• ITVI.USA
    15,615.260
    270.480
    1.8%
  • OTLT.USA
    2.852
    -0.002
    -0.1%
  • OTRI.USA
    19.840
    0.040
    0.2%
  • OTVI.USA
    15,608.360
    280.700
    1.8%
  • TSTOPVRPM.ATLPHL
    2.890
    0.070
    2.5%
  • TSTOPVRPM.CHIATL
    3.540
    -0.040
    -1.1%
  • TSTOPVRPM.DALLAX
    1.290
    0.030
    2.4%
  • TSTOPVRPM.LAXDAL
    3.660
    0.010
    0.3%
  • TSTOPVRPM.PHLCHI
    2.360
    0.030
    1.3%
  • TSTOPVRPM.LAXSEA
    4.100
    0.080
    2%
  • WAIT.USA
    129.000
    2.000
    1.6%
  • ITVI.USA
    15,615.260
    270.480
    1.8%
  • OTLT.USA
    2.852
    -0.002
    -0.1%
  • OTRI.USA
    19.840
    0.040
    0.2%
  • OTVI.USA
    15,608.360
    280.700
    1.8%
  • TSTOPVRPM.ATLPHL
    2.890
    0.070
    2.5%
  • TSTOPVRPM.CHIATL
    3.540
    -0.040
    -1.1%
  • TSTOPVRPM.DALLAX
    1.290
    0.030
    2.4%
  • TSTOPVRPM.LAXDAL
    3.660
    0.010
    0.3%
  • TSTOPVRPM.PHLCHI
    2.360
    0.030
    1.3%
  • TSTOPVRPM.LAXSEA
    4.100
    0.080
    2%
  • WAIT.USA
    129.000
    2.000
    1.6%
American ShipperIntermodal

Dollar Tree selects S.C. for massive distribution center

The discount variety chain’s 1.5 million-square-foot facility in Upstate, South Carolina is expected to generate major trade growth for the Port of Charleston, according to South Carolina Port Authority CEO Jim Newsome.

   Discount variety chain Dollar Tree is investing $104.4 million to build a new 1.5 million square-foot distribution center in western South Carolina to better reach its 100-plus stores in the state, the South Carolina Department of Commerce announced Monday.
   Dollar Tree, which last week completed its merger with Family Dollar, creating a $19 billion retail giant with more than 13,600 stores in the United States and Canada, currently operates regional distribution centers in Chesapeake, Va., and Matthews, N.C.
   The Upstate facility in Cowpens, S.C., will be located in a corporate park off of I-85 in the vicinity of the South Carolina Port Authority’s inland port in Greer, which essentially brings the Port of Charleston 212 miles closer to importers and exporters by providing an intermodal rail terminal where trucks can transfer cargo. The Upstate area is gaining interest as a prime location for warehousing activity because of the inland port, the proximity to major highways and the Greenville-Spartanburg airport, and the relatively short distance by truck from population such as Atlanta, Memphis and Charlotte, N.C.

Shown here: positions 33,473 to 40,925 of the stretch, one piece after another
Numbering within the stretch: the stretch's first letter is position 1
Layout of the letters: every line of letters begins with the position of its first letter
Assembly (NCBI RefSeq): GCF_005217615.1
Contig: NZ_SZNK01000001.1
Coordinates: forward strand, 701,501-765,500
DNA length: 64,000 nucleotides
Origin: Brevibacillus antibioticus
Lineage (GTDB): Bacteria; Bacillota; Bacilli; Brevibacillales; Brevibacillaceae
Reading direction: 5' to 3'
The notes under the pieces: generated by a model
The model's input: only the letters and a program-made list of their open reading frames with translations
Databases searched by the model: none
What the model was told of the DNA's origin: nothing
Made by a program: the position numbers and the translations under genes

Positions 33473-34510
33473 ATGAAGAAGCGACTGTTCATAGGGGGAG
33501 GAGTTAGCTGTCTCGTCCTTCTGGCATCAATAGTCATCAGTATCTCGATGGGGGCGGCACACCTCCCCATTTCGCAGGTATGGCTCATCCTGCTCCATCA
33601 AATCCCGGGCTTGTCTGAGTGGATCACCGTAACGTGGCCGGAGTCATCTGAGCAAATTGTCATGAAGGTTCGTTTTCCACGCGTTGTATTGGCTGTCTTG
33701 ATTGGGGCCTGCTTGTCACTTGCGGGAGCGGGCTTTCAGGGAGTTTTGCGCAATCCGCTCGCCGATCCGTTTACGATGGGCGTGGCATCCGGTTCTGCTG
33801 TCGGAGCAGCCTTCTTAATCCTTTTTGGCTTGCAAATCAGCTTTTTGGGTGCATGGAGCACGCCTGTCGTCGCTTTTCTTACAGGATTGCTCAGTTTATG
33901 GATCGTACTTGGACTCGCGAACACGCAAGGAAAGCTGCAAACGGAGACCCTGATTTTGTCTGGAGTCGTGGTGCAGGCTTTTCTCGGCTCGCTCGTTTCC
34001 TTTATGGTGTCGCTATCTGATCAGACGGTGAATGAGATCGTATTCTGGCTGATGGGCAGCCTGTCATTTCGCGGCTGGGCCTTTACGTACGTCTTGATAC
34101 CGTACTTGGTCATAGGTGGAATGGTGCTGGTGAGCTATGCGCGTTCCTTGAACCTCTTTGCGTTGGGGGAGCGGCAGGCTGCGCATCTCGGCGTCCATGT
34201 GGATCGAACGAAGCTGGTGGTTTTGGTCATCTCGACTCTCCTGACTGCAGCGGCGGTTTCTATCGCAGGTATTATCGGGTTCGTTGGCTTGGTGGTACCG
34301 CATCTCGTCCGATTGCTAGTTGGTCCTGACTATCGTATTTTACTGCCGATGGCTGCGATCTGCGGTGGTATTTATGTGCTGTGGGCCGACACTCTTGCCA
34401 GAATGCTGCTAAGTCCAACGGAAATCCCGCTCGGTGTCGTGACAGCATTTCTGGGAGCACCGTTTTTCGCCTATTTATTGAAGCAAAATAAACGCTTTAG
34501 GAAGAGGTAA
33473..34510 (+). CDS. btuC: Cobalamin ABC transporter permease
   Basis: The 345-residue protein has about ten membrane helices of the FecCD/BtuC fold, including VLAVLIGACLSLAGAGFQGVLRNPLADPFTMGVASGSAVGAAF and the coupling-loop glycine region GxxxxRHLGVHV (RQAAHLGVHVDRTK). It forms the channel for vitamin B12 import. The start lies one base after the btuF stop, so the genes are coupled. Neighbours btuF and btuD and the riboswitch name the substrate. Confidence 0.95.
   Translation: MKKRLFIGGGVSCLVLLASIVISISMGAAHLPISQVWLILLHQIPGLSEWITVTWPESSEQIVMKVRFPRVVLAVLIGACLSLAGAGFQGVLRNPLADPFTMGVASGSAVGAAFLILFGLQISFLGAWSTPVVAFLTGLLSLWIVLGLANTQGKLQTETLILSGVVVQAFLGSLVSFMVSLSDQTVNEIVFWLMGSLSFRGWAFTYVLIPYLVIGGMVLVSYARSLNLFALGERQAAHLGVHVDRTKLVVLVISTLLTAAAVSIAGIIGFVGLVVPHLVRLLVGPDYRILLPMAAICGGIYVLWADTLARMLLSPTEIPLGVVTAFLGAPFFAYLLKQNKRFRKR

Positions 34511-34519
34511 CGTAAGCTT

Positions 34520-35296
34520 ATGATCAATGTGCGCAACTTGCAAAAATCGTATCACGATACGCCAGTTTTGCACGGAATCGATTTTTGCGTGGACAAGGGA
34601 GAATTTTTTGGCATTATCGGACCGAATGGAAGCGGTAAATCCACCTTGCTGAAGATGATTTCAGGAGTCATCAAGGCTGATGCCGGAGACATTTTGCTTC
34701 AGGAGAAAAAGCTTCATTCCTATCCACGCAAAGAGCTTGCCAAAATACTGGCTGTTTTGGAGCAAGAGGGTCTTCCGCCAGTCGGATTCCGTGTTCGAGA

Last year, the inland port carried out 42,555 lifts of containers and is on pace to blow past that number with 26,244 transfers so far between January and May.
   “Dollar Tree has been extremely impressed with the South Carolina transportation infrastructure which will support the Upstate distribution center. The current Interstate 85 widening project and the efficiencies associated with the Greer Inland Port were instrumental in our site selection process. We also look forward to the recruiting and training assistance offered by the State’s Ready SC program as it will position us well in attracting and retaining long-term distribution center associates,” Dollar Tree Chief Logistics Officer Stephen W. White said in a statement.
   South Carolina Port Authority CEO Jim Newsome said the distribution center will generate “significant” container business for the Port of Charleston, which is expected this week to announce record volumes for the fiscal year ended June 30. 
   Dollar Tree’s top import gateway is the Port of New York/New Jersey, followed by the ports of Los Angeles, Savannah, Oakland, Long Beach, Seattle and Norfolk, according to figures from Zepol, a Minneapolis-based trade data and analytics provider.
   The Fortune 500 company imported 59,102 TEUs of merchandise last year and has shipped in 28,719 TEUs through June 24, 2015, Zepol said. The 2015 import data will be higher this year when Family Dollar’s import volume are included.
   Dollar Tree currently has 10 distribution centers across the country, plus 11 more it picked up with the Family Dollar acquisition, spokesman Randy Guiler said. The new South Carolina facility is expected to be completed in the second half of 2016.
   The South Carolina Port Authority board two weeks ago approved a $500,000 investment to fund an unspecified public infrastructure project. Officials at the time did not explicitly identify the project as related to Dollar Tree because the site selection had not been announced, but South Carolina Port Authority spokeswoman Erin Dhand confirmed that money will be spent to support the Dollar Tree facility. The exact nature of the project has yet to be determined, although industrial developers typically seek some sort of road connections to existing highway networks. The expenditure fits with the port authority’s mission of promoting economic development that boosts maritime commerce.
   The retailer, which is headquartered in Chesapeake, Va., received $1.5 million in South Carolina state grants to assist with the cost of property and job development.
   South Carolina and the Port of Charleston are on a roll this year with booming cargo volumes and major corporations relocating in the state to take advantage of the port. Through May of the fiscal year, beginning July 1, Charleston had handled 1.7 million TEUs, an increase of 13.7 percent from the same period in 2013-14. Earlier this year Mercedes-Benz announced plans to build an assembly line outside of Charleston to manufacturer its Sprinter van (“Mercedes to build vans in S.C.” – p. 15, American Shipper May issue) and Swedish car maker Volvo said it will build its first U.S. plant near the port.
   The Charleston harbor deepening project is also moving ahead, with a U.S. Army Corps of Engineers’ review board giving its blessing to dredge the main channel to 52 feet so bigger ships can reach the port.

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